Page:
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Rebenitsch v. Rebenitsch

Supreme Court of North Dakota

February 22, 2018

Dustin Rebenitsch, Plaintiff and Appellee
v.
Janiece Rebenitsch, Defendant and Appellant

         Appeal from the District Court of Morton County, South Central Judicial District, the Honorable Bruce A. Romanick, Judge. AFFIRMED.

          Kent M. Morrow, Bismarck, ND, for plaintiff and appellee.

          Jennifer M. Gooss, Beulah, ND, for defendant and appellant.

          OPINION

          JENSEN, JUSTICE.

         [¶ 1] Janiece Rebenitsch appeals the district court's judgment awarding primary residential responsibility of their child to Dustin Rebenitsch. We affirm the district court's judgment, concluding the district court did not clearly err in awarding primary residential responsibility to Dustin Rebenitsch.

         I

         [¶ 2] Janiece and Dustin Rebenitsch married in 2011 and had a child, H.J.R., in 2012. In 2014, the district court issued an order divorcing the parties and awarding equal residential responsibility. When the parties divorced, they both resided in the Bismarck area. In February 2017, Dustin Rebenitsch moved to modify residential responsibility based on allegations of domestic violence in Janiece Rebenitsch's home. After an investigation, social services found no evidence of abuse in Janiece Rebenitsch's home. However, both Dustin and Janiece Rebenitsch also sought modification because H.J.R. would be starting school, and equal residential responsibility was no longer feasible due to Janiece Rebenitsch's move to Dickinson. At the time of the hearing, Janiece Rebenitsch was living in Dickinson with her other daughter from a different relationship; her boyfriend, Jordan Kessel; and his two sons. Dustin Rebenitsch lived in Bismarck with his wife, Jessica Rebenitsch, and her two sons.

         [¶ 3] At the June 2017 hearing on residential responsibility modification, several witnesses testified about Janiece and Dustin Rebenitsch's character and ability to parent H.J.R. After the hearing, the district court found N.D.C.C. § 14-09-06.2 factors (a), (b), (c), (e), (f), (g), (h), and (k) favored neither party; factors (i) and (j) were inapplicable; and factor (d) favored Dustin Rebenitsch. The district court determined the best interest factors weighed in favor of Dustin Rebenitsch and awarded him primary residential responsibility, subject to Janiece Rebenitsch's reasonable parenting time.

         II

         [¶ 4] On appeal, Janiece Rebenitsch argues the district court's findings regarding factors (b) and (k) are clearly erroneous. Janiece Rebenitsch also argues it is clear, based on the entire record, that the district court made a mistake in awarding Dustin Rebenitsch primary residential responsibility. This Court reviews a district court's decision on primary residential responsibility as follows:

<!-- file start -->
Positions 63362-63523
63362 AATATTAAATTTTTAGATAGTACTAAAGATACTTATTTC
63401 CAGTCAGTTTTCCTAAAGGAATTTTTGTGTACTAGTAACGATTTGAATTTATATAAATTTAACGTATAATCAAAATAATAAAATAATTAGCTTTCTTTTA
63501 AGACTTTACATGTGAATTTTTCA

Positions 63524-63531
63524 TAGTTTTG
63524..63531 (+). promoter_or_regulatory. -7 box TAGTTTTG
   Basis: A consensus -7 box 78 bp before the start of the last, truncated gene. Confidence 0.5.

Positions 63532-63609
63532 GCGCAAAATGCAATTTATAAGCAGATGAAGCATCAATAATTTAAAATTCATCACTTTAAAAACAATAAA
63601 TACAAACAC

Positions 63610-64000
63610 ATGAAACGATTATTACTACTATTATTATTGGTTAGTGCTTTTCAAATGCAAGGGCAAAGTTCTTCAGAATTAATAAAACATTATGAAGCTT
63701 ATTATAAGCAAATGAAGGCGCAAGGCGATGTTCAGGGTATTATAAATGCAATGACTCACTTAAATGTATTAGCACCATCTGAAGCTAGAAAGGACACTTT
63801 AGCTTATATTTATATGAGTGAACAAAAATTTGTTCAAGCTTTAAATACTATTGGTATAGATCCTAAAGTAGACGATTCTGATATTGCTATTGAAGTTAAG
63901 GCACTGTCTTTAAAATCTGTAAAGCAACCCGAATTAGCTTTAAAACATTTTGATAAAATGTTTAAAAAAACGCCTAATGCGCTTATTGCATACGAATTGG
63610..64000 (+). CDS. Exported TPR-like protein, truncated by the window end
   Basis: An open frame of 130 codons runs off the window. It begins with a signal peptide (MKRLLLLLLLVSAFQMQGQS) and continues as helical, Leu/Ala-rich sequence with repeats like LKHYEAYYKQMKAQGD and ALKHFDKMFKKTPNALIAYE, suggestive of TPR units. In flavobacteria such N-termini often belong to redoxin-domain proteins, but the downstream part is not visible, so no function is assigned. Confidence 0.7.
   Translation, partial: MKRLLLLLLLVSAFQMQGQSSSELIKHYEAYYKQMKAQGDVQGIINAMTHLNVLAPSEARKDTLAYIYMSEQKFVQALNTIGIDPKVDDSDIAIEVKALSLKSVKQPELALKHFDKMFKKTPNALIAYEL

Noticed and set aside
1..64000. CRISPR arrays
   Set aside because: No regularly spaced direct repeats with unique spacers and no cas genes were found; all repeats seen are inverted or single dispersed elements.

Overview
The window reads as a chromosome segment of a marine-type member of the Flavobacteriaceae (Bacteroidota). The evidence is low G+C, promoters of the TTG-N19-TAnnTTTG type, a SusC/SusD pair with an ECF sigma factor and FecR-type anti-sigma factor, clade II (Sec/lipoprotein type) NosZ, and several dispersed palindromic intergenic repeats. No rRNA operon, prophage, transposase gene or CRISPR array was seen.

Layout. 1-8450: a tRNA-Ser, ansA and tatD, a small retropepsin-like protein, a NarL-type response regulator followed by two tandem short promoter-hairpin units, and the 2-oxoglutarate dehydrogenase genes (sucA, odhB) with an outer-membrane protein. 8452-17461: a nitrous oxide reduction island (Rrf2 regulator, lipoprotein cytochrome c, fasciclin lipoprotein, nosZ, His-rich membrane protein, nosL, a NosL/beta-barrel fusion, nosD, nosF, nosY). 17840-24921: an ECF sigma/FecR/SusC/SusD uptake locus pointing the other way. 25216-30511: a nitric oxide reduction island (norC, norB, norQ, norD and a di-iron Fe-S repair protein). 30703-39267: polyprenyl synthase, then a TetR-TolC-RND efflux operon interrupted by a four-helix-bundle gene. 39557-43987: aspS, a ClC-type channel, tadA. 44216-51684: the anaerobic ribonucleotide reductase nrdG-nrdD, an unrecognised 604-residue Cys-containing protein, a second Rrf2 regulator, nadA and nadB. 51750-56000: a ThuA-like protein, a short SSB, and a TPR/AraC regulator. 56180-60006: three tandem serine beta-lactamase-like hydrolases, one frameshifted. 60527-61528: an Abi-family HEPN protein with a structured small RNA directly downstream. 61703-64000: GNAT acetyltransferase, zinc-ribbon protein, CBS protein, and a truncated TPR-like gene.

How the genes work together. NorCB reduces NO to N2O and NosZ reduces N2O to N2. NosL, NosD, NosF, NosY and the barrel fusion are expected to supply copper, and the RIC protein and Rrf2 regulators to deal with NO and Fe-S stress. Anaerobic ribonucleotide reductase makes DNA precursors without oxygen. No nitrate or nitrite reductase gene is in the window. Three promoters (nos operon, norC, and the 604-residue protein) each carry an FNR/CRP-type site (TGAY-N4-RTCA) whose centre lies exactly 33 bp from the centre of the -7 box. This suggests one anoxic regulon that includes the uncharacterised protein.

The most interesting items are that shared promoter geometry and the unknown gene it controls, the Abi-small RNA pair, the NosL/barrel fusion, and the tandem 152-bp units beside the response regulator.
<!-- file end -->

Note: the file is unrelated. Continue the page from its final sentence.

[The district] court's award of primary residential responsibility is a finding of fact, which will not be reversed on appeal unless it is clearly erroneous or it is not sufficiently specific to show the factual basis for the decision. A finding of fact is clearly erroneous if it is induced by an erroneous view of the law, if no evidence exists to support it, or, although there is some evidence to support it, on the entire record, we are left with a definite and firm conviction a mistake has been made. Under the clearly erroneous standard, we do not reweigh the evidence nor reassess the credibility of witnesses, and we will not retry a custody case or substitute our judgment for a district court's initial custody decision merely because we might have reached a different result. The district court has substantial discretion in making a custody determination, but it must consider all of the best-interest factors. Although a separate finding is not required for each statutory factor, the court's findings must contain sufficient specificity to show the factual basis for the custody decision.

Brouillet v. Brouillet, 2016 ND 40, ¶ 7, 875 N.W.2d 485 (citations and quotation marks omitted).

         [¶ 5] Section 14-09-06.2(1), N.D.C.C., provides the best interest factors a district court must consider in awarding residential responsibility:

a. The love, affection, and other emotional ties existing between the parents and child and the ability of each parent to provide the child with ...

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